What kinds of activities do you implement to overcome these challenges?

We’re working with communities and parents to build formal schools in over 100 communities. We are renovating school classrooms and equipping them with desks, toilet blocks, playgrounds, libraries, teaching materials and studying material provided to all children.

These activities support students in rural schools to continue onto higher education. Our classrooms and schools are also being made to support children with disabilities.

We work with teachers and school management to facilitate training for teachers on how to support all children and support capacity building opportunities. We are working in collaboration with local partners and the Department of Education.

How do you monitor the effectiveness of your work?

KHEN is a grassroots NGO working in partnership with parent associations, school support committees, children’s clubs, communes, schools and local authorities to ensure the project impacts are sustainable in the community.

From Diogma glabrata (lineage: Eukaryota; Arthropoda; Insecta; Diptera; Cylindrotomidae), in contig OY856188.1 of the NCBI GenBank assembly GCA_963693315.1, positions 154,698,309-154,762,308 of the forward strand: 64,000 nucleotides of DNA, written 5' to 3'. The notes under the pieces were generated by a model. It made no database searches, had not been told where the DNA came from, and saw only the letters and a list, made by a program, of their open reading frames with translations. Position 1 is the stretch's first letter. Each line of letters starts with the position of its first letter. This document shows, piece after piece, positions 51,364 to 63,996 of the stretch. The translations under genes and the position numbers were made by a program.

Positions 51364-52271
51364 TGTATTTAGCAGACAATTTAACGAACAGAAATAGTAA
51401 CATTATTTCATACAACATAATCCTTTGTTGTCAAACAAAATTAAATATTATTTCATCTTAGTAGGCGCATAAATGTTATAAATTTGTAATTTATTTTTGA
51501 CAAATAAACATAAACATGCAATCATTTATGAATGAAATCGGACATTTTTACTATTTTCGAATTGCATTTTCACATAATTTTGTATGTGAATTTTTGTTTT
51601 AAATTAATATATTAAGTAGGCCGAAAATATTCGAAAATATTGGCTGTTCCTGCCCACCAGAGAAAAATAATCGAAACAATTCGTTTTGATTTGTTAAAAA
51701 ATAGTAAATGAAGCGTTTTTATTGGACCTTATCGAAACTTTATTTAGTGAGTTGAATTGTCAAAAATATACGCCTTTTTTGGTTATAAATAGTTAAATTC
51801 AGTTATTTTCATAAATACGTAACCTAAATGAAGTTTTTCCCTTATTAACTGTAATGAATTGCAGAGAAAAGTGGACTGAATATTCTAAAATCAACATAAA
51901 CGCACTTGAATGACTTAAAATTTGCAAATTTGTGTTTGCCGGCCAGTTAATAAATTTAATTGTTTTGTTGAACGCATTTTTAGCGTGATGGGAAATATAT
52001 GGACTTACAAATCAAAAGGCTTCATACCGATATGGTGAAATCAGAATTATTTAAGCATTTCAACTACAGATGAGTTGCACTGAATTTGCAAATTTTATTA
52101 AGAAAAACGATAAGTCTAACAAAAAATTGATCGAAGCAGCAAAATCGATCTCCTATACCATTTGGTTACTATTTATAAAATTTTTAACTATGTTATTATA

All programs monitor the progress in schools, families and villages. All staff are locally recruited and are working in their own community. They engage with parents and government officers to facilitate school visits to monitor progress. Senior members of the team complete evaluations to ensure all programs are on track.

How long have you been worked in partnership with ChildFund?

We have worked with ChildFund since 2017. This partnership has provided KHEN with opportunities to have a greater impact in our education work and children’s rights. With this support, we’ve been able to access more communities across the province.